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Language manipulation could be key to increasing pro-environmental behaviours

By Krista Baliko Posted: April 21, 2016 6:00 a.m.

Dr. Katherine Arbuthnott, Campion College conservation psychologist.
Dr. Katherine Arbuthnott, Campion College conservation psychologist. Photo - External Relations.

Every April 22 we mark a global environmental initiative – Earth Day. This is a time to not only reflect upon our own environmental practices, but also to act.

For instance, we know it’s better for our health and the environment if we walk or bike instead of drive. We save money, energy and resources when we reduce, reuse, and recycle. Shutting off the tap when we brush our teeth conserves water.

These are examples of pro-environmental behaviours, yet many people choose not to take these steps toward sustainability.

But what if there was a way to influence people’s behaviors, simply by changing our language? This type of manipulation could be the key to getting people to act in more environmentally friendly ways.

“Research shows that we really hate losing things,” says Campion College conservation psychologist, Dr. Katherine Arbuthnott. “A loss is worth much more to us than an equal amount of gain. We can use this information to increase the likelihood that people will use pro-environmental behaviours.”

 “During a drought we can ask citizens to conserve water by emphasizing gains – that there will be enough water for everyone to meet essential needs – or we could highlight the losses – we won’t be allowed to water our lawns. I’ve found when emphasizing potential environmental losses rather than gains, people would be more likely to act pro-environmentally.”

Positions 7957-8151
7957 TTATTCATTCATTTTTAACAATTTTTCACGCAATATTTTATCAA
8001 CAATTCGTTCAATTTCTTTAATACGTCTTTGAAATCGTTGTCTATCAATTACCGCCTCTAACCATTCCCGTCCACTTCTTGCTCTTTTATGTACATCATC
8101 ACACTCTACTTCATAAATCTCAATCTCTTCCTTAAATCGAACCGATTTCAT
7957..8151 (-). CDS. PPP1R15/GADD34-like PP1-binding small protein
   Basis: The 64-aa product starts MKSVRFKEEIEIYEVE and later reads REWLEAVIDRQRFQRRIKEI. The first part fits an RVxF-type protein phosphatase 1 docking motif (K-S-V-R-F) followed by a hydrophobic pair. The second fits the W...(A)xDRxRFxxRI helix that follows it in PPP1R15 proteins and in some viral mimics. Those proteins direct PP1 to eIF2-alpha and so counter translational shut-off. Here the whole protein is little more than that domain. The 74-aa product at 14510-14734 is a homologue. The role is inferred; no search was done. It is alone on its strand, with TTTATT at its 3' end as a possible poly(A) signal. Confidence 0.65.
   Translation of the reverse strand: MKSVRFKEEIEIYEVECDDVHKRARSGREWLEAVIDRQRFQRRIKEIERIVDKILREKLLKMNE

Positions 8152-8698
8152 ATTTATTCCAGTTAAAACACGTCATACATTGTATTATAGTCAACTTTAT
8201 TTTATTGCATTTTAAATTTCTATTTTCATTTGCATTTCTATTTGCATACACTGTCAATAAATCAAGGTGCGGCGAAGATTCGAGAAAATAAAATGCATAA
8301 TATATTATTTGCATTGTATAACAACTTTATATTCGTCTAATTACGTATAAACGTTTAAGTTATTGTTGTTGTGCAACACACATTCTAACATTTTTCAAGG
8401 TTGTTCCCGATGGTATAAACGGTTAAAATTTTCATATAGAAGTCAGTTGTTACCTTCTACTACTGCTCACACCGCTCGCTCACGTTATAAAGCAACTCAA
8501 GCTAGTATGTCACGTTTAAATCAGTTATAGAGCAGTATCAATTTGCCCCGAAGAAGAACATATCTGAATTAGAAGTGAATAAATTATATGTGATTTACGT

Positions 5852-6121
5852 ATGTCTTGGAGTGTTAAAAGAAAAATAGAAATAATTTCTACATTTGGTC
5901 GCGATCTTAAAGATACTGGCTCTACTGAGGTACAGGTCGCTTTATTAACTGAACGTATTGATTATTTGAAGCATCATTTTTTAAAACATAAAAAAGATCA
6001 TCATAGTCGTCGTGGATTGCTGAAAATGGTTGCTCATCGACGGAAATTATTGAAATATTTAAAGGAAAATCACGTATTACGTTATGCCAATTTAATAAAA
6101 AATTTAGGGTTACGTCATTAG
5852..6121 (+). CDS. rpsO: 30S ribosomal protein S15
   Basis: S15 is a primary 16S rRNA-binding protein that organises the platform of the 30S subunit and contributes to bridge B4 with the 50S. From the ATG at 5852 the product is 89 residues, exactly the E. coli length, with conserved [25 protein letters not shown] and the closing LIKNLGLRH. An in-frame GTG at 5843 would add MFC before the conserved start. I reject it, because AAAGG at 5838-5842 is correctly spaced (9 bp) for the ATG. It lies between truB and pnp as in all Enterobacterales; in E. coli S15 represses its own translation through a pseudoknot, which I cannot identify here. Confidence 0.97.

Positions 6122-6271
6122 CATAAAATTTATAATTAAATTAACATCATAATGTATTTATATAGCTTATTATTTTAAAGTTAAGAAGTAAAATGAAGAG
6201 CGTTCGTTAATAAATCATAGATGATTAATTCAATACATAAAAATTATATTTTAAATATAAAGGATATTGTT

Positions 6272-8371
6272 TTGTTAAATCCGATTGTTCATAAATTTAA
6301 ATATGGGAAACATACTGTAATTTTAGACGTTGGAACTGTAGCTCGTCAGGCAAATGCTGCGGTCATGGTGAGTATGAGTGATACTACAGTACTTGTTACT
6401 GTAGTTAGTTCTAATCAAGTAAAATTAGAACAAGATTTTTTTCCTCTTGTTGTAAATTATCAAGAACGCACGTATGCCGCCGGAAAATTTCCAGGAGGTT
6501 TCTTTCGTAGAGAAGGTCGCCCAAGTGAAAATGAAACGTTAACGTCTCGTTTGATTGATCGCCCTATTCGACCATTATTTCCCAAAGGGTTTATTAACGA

The same pertains to our own health and well-being, says Arbuthnott.

“We know that pollution in the air and water causes health to decline, and that insect borne diseases increase when we heat up the atmosphere. But simply talking about acting sustainably because it’s good for the environment generates less uptake than if we discuss outcomes as personal health losses.”

Manipulating language in this way works, but Arbuthnott warns against overwhelming people, leading them to feel helpless about the environment.

“It’s important to communicate about losses that will occur if pro-environmental behaviours are not embraced, but don’t paint a picture of the apocalypse,” she cautions.

Arbuthnott adds while conservation psychologists can’t fix environmental problems directly, they can suggest how people will best be inclined to hear information, why and how they will resist pro-environmental behaviours, and suggest approaches to solutions that might see more people adopting them.

“We can provide critical insight into human behaviour that may be crucial to putting effective climate change solutions into action.”

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